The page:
Thursday, February 02, 2006

Baked Olives: Recipe

Here's an easy recipe that smells so good when it's baking, you'll wish you could bottle and sell it. The smell of hot bubbling wine, herbs and olives is so good, it ought to be illegal.

Baked olives are a great little finger-food to serve with cocktails, the perfect appetizer for a Greek dinner of spanikopita and stuffed grape leaves, or just a great little nibbler to set out before any meal.

You can serve the olives at any point after they come out of the oven, very hot to room temperature, but I think they're best if you let them cool and then refrigerate them for at least a few hours so the flavors mingle and combine.

Baked Olives


2 cups Greek kalamata olives
3/4 cup dry red wine

2 Tbsp olive oil
2 tsp coarsely chopped garlic

1 bay leaf

1 tsp dry or fresh oregano
1 Tbsp chopped fresh parsley
1/2 tsp red pepper flakes

ground black pepper

1 Tbsp minced garlic
1/2 tsp lemon zest

1. Rinse the olives well. If they're very, very salty, let them soak in a bowl of water for an hour. Drain and rinse again.

2. Preheat the oven to 375.

3. Put the olives in a baking or casserole dish large enough to hold them in a single layer. Toss with the wine, oil, chopped garlic, and bay leaf.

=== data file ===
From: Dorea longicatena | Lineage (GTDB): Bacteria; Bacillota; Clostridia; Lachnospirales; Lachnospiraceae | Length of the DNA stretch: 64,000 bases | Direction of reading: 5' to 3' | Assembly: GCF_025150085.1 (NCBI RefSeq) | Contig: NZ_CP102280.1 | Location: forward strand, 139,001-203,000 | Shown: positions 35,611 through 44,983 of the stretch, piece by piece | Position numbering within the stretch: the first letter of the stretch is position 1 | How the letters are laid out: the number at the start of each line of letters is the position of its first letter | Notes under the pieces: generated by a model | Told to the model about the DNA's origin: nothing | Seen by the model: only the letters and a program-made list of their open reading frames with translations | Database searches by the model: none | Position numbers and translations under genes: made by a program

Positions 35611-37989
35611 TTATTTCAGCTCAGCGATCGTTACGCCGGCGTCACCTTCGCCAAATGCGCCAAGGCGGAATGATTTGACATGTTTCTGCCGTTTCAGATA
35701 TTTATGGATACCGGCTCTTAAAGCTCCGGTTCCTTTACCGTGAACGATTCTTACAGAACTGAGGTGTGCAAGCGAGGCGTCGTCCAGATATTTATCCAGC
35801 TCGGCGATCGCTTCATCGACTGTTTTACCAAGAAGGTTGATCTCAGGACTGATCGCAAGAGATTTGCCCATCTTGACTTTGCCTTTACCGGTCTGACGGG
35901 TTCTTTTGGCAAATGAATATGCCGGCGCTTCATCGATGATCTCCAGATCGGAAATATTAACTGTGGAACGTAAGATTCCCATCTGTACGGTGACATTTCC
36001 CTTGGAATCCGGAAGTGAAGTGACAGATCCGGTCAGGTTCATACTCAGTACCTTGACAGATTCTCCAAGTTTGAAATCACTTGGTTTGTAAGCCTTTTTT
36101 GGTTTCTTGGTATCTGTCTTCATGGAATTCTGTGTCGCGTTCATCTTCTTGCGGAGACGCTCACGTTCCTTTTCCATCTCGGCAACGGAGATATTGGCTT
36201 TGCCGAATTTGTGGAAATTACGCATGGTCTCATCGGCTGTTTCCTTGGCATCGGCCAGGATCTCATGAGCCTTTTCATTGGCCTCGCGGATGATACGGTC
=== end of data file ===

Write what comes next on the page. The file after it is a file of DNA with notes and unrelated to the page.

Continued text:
4. Cover and bake the olives for about 50 minutes.

5. When they come out of the oven, transfer them to a serving or storing container. Toss them with the oregano, parsley, red pepper flakes, pinch black pepper, lemon zest and minced garlic.

5. Serve as an appetizer with crusty bread, a good goat cheese and plenty of wine.

5 Comments:

Anonymous Anonymous said...

That sounds so great. My mouth is watering.

2:18 PM  
Anonymous Anonymous said...

I'm thinking this would be good on a chilly and rainy night with (like you said) cocktails! What type of drink would you recommend? -Jim

7:27 PM  
Blogger FilmStocker said...

I served these olives with gin martinis the other night when my folks dropped by. It didn't make sense to drop more olives into the martini glass, so instead I put little slices of Mediterranean wild cucumber pickle. A hit!

It just seemed to go right together: tiny, intense nibbling olives with a tiny, intense drink. Both to be savored slowly with conversation and good music.

Red wine is always just right with these olives, too. Or how about a shot of Greek ouzo (for those that can take it)!

8:05 AM  
Anonymous Anonymous said...

I just LOVE olives. This recipe
sounds divine. Could any type of
olive be used?

8:50 AM  
Blogger FilmStocker said...

I've only tried it with kalamata olives, but I think it would work fine with other types as well.

They need the pits, though, because the unpitted ones tend to get too mushy.

11:52 AM  

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